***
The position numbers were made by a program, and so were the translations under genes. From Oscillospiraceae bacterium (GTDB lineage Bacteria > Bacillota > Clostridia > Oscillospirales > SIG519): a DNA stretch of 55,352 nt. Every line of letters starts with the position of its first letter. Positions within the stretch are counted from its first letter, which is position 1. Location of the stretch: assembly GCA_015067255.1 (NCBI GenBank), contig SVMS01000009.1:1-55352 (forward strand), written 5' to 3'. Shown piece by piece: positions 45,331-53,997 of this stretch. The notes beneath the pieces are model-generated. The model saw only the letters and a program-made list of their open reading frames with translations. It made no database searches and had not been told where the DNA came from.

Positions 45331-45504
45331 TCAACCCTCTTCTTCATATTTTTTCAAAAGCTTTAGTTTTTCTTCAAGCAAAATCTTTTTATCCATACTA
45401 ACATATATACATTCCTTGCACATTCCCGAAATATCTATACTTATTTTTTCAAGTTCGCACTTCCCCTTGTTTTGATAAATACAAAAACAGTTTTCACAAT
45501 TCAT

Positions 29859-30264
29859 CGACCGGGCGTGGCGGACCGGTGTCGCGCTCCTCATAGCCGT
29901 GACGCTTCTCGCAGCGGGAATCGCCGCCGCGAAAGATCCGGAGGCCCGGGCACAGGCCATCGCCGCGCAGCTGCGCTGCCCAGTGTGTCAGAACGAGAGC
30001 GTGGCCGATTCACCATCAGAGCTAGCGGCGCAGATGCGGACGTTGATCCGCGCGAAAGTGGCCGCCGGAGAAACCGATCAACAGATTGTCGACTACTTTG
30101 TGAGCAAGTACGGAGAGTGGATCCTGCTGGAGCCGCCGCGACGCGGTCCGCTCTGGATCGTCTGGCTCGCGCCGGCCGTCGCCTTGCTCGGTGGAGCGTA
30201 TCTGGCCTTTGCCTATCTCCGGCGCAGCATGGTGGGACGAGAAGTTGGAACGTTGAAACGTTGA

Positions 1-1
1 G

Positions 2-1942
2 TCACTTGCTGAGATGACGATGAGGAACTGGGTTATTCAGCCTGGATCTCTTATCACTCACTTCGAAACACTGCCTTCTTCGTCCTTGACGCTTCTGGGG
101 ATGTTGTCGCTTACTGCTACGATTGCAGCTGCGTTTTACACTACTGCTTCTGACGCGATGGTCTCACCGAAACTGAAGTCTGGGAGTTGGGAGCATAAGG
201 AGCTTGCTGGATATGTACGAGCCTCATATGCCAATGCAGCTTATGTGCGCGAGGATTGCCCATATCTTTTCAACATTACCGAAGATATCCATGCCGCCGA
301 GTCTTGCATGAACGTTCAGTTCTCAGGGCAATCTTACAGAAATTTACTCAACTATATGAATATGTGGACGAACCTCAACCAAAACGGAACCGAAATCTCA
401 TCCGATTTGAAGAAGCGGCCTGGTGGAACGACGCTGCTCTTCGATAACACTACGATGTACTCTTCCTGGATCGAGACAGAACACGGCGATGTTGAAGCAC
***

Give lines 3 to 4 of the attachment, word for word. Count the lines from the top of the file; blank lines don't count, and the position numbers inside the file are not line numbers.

45331 TCAACCCTCTTCTTCATATTTTTTCAAAAGCTTTAGTTTTTCTTCAAGCAAAATCTTTTTATCCATACTA
45401 ACATATATACATTCCTTGCACATTCCCGAAATATCTATACTTATTTTTTCAAGTTCGCACTTCCCCTTGTTTTGATAAATACAAAAACAGTTTTCACAAT